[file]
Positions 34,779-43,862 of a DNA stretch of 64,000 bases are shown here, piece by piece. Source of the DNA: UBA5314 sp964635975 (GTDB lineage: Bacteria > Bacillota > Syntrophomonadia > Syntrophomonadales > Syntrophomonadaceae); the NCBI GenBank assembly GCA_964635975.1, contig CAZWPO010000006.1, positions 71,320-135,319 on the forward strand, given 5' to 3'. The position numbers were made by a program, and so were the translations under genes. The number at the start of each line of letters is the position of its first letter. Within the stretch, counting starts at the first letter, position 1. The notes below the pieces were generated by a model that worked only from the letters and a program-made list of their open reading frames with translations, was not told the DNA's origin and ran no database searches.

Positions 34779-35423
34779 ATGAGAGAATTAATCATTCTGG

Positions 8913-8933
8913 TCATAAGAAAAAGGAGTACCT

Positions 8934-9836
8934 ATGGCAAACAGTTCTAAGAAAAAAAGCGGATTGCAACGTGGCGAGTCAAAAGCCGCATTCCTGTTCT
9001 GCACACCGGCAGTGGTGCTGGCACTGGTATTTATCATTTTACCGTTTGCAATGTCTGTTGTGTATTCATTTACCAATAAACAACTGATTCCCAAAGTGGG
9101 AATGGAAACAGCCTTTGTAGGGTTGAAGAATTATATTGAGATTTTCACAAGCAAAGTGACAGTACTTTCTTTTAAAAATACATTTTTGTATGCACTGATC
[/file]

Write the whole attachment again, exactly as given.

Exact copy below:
Positions 34,779-43,862 of a DNA stretch of 64,000 bases are shown here, piece by piece. Source of the DNA: UBA5314 sp964635975 (GTDB lineage: Bacteria > Bacillota > Syntrophomonadia > Syntrophomonadales > Syntrophomonadaceae); the NCBI GenBank assembly GCA_964635975.1, contig CAZWPO010000006.1, positions 71,320-135,319 on the forward strand, given 5' to 3'. The position numbers were made by a program, and so were the translations under genes. The number at the start of each line of letters is the position of its first letter. Within the stretch, counting starts at the first letter, position 1. The notes below the pieces were generated by a model that worked only from the letters and a program-made list of their open reading frames with translations, was not told the DNA's origin and ran no database searches.

Positions 34779-35423
34779 ATGAGAGAATTAATCATTCTGG

Positions 8913-8933
8913 TCATAAGAAAAAGGAGTACCT

Positions 8934-9836
8934 ATGGCAAACAGTTCTAAGAAAAAAAGCGGATTGCAACGTGGCGAGTCAAAAGCCGCATTCCTGTTCT
9001 GCACACCGGCAGTGGTGCTGGCACTGGTATTTATCATTTTACCGTTTGCAATGTCTGTTGTGTATTCATTTACCAATAAACAACTGATTCCCAAAGTGGG
9101 AATGGAAACAGCCTTTGTAGGGTTGAAGAATTATATTGAGATTTTCACAAGCAAAGTGACAGTACTTTCTTTTAAAAATACATTTTTGTATGCACTGATC